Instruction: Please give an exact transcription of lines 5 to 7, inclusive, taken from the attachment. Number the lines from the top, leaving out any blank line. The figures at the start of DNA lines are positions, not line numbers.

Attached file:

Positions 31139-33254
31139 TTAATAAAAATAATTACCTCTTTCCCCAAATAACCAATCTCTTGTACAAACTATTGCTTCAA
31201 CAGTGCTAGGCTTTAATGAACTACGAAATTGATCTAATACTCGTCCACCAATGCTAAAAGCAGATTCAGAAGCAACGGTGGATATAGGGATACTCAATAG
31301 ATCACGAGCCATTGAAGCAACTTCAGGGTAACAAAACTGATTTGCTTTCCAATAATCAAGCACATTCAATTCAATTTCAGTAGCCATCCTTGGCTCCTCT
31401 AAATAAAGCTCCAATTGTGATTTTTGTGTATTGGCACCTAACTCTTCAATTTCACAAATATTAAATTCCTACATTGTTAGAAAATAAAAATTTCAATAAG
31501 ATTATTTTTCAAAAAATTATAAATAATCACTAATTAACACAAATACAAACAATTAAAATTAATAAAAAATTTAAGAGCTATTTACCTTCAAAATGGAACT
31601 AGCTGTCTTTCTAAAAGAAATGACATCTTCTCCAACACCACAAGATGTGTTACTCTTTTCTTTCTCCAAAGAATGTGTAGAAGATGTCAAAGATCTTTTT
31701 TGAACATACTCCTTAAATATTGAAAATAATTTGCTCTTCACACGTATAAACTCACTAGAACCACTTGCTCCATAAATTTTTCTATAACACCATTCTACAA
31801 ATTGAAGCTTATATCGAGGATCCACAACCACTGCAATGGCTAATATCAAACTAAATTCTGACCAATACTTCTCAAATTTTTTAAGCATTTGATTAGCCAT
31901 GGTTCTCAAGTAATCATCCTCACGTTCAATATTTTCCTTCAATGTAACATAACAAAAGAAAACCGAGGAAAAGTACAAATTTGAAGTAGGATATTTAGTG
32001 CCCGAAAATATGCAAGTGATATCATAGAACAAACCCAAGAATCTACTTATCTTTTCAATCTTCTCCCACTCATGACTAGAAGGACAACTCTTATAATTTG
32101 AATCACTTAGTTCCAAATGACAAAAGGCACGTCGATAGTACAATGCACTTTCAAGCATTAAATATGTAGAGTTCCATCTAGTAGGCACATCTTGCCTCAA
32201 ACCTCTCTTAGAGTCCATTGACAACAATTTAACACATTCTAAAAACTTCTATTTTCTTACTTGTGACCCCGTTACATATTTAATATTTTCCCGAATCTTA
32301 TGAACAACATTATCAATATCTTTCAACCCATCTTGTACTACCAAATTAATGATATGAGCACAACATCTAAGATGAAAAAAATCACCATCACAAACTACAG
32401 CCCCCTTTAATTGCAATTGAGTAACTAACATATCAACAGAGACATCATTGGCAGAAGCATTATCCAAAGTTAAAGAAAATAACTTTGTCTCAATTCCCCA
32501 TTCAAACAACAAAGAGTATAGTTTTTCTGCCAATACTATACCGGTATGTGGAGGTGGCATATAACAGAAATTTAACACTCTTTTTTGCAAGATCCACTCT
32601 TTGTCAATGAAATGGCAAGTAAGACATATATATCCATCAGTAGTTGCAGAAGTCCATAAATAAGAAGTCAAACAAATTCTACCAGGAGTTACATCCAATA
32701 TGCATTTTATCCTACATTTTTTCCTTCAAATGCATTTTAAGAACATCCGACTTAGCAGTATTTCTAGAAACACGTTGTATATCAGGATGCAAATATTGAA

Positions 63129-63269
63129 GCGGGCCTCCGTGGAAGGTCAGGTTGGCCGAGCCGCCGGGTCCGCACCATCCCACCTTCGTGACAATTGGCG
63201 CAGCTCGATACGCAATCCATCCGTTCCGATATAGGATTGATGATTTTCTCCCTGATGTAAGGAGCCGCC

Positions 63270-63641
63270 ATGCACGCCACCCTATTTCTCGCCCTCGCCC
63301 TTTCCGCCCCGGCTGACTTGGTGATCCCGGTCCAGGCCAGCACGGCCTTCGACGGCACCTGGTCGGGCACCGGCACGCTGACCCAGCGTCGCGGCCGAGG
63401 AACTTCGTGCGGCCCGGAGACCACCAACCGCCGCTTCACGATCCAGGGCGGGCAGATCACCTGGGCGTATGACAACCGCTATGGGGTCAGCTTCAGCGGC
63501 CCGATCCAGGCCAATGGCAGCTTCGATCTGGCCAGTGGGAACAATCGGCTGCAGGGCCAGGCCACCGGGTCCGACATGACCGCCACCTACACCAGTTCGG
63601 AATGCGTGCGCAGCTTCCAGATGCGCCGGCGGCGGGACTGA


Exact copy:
31401 AAATAAAGCTCCAATTGTGATTTTTGTGTATTGGCACCTAACTCTTCAATTTCACAAATATTAAATTCCTACATTGTTAGAAAATAAAAATTTCAATAAG
31501 ATTATTTTTCAAAAAATTATAAATAATCACTAATTAACACAAATACAAACAATTAAAATTAATAAAAAATTTAAGAGCTATTTACCTTCAAAATGGAACT
31601 AGCTGTCTTTCTAAAAGAAATGACATCTTCTCCAACACCACAAGATGTGTTACTCTTTTCTTTCTCCAAAGAATGTGTAGAAGATGTCAAAGATCTTTTT